We get to expereince the intent of a young soldier running for his life from the German advance, killing his Section mates with impunity and he realising he has to do everything he can to survive. So he helps another bloke, almost entirely out of self centred preservation. For those of us with Service expereince and training, we're sitting there kicking in to drills. look left, look right, identify the target, range. Where's my ammo? Immediate Action, open the bolt, eject the round, plunge the top round down to realign it. Ram another round in, take aim. But really, we're not there. We haven't endured six months of the 'Sitzenkrieg' with inept, bumbling leadership making plans, then changing orders on a daily basis. We can't presume to expereince the initial feeling of invincibility of 'our team' that crumbles and retreats constantly at first contact with the blinding pace and concentrated force of the German army. We aren't in a position of absolute rock bottom morale, after this long, draining, 'do nothing' defensive preparation that was overwhelmed in no time.

    We have read these facts, we have understood through other's stories what this might have been like and compared them with our impressions of '...when we were soldiers...' Quite rightly, from a logical point of view. But is it fair, it is honest and is it empathic? Probably not.

    The scenes in the hospital ship were truly terrifying. That the two characters made plans, just in case, was interesting and made a story. But it was the terror and fate of those around whom impacted the viewer. We can not rationally put ourselves in that position (OK, if you've done HUET maybe you're exempt?) But the director wanted us to realise and feel the terror and tragedy of those last two minutes of life.

    The small boat captain was, to me, the centre of the whole story. There was nothing more moving, in my opinion, than that little boat's story. In reality, it was one of thousands of stories, all contributing what they could, when they could without hesitation. The minimal dialogue on the boat, between the father, his son and friend and their rescued passenger said much more than a Hollywood virtuous monologue would have. The fear and trepidation felt by those crews was overshadowed by the period feeling of genuine threat and the need to prevent Germanyicon from invading the UK. The skipper had seen the horror and futility of the Western Front and simply knew he had a duty to help the BEF survive. Nothing more needs to be said, the director let us see this in one sentence.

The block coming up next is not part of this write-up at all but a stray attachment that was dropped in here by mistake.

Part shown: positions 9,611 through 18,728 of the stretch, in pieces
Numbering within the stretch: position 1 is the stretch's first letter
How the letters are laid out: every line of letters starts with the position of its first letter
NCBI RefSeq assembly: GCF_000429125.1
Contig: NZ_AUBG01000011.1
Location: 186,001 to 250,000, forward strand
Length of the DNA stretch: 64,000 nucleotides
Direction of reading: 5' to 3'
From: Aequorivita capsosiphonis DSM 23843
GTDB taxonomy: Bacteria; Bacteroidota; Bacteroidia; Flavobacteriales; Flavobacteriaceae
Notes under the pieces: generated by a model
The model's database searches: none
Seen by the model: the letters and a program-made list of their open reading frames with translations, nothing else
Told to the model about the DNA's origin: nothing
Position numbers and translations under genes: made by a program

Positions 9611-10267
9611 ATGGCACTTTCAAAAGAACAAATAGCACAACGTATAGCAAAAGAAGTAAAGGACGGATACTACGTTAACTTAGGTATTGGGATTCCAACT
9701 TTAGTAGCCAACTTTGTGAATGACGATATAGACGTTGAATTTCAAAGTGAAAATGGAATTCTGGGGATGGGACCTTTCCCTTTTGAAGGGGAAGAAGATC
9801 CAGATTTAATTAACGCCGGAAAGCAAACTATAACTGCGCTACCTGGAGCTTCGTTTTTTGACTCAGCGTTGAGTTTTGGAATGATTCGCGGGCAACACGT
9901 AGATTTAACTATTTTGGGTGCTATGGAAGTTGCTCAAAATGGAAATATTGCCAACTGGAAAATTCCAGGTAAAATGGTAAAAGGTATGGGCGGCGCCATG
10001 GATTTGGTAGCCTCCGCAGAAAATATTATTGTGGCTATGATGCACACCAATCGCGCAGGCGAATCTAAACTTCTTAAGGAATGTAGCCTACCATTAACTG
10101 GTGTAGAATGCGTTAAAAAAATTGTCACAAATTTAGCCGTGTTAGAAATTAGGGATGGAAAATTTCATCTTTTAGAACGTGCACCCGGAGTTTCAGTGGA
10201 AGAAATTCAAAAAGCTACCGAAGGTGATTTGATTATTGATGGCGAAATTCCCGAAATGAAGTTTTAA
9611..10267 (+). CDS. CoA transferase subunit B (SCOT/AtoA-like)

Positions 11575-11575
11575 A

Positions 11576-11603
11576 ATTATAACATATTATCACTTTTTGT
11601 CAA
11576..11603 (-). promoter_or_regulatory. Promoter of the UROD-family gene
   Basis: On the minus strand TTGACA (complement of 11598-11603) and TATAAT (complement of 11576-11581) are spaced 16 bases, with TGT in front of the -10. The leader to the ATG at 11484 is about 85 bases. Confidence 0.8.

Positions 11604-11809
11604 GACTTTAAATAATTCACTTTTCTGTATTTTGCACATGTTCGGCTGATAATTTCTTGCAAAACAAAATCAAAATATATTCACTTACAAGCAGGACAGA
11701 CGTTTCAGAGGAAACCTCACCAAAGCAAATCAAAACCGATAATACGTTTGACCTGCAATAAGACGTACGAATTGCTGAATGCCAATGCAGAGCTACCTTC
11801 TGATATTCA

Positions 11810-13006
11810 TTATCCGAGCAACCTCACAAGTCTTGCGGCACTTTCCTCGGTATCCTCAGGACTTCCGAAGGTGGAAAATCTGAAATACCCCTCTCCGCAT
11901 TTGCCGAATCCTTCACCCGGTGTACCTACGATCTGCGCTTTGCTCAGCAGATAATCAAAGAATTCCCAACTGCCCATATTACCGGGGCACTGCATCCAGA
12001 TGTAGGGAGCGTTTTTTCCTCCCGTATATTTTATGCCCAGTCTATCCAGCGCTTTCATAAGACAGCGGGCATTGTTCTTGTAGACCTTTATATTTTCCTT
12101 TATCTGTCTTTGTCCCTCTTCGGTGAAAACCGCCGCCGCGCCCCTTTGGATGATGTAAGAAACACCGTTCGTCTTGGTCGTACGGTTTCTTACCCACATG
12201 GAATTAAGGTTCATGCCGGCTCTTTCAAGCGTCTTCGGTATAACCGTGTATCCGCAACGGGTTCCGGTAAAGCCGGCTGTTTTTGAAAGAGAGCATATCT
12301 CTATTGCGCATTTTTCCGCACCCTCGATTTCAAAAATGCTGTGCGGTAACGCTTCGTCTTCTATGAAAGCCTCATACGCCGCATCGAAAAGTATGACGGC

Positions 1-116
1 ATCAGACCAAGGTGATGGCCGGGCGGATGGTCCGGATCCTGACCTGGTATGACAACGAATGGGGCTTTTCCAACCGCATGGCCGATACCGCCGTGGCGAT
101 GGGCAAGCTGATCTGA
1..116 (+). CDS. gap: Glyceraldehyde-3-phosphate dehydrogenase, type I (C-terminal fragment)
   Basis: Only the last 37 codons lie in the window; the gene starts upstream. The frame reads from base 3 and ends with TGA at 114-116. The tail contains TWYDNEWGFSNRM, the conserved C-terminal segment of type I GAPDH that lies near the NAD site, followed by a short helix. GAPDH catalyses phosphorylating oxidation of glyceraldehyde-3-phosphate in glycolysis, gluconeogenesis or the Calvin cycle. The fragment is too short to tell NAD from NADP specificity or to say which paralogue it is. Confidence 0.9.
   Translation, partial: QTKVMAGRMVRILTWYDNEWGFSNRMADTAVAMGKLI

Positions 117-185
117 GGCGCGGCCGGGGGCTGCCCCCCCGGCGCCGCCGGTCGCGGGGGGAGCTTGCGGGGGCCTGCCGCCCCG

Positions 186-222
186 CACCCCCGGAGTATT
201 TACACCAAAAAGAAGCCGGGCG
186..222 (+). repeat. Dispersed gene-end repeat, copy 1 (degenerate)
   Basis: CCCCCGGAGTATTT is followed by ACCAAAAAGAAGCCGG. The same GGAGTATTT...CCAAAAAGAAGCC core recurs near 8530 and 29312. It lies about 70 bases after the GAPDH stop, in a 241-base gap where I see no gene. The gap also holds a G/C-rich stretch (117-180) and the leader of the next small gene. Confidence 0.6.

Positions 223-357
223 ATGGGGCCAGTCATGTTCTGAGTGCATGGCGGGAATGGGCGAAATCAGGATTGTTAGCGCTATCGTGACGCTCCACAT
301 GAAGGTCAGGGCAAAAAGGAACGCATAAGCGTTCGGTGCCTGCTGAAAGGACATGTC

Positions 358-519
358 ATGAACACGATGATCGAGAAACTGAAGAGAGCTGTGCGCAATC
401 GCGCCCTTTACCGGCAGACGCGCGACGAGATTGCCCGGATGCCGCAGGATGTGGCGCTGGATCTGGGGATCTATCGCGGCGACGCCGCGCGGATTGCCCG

I agree with the technical inadequacies people have pointed out. But I don't agree that these little things detract from the intent of telling he story of a generation to another generation and trying to show 'what it was like' to be there. Technical details don't help you feel scared, or unprotected, or unsafe or simply fatigued beyond you imagination. That is the condition of the majority of these troops were in.

    Perhaps nowadays we're immune to thinking and really feeling in movies. We want 'realism' in special effects (particularly in fiction) and we want action. It seems that feeling (putting yourself in the protagonist's shoes and sensing their position) is only necessary in a romance that is more suited to those of a more gentle disposition, often (but not always) women. Perhaps I'm wildly mistaken? Don't get me wrong, I'm always keen to be up front of the line to see Bond and Bourne. But this movie made me feel, for once, what the story was about.
    Collection: No 1 Mk 1*, No 1 Mk III*, No 3 Mk 1*, No 4 Mk 1, No 4 Mk 1*, No 4 Mk 1/2, No 4 Mk 2, No 5 Mk 1, US Cal .30 M1903, US Cal .30 M1903A1, US Cal .30 M1903A3, US Cal .30 M1917, Kar 98k. Keen to trade parts and info to ensure preservation

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  9. #24
    Really Senior Member Mk VII's Avatar
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    Nobody seemed to have any bayonets (not even scabbards) but on the whole I liked it.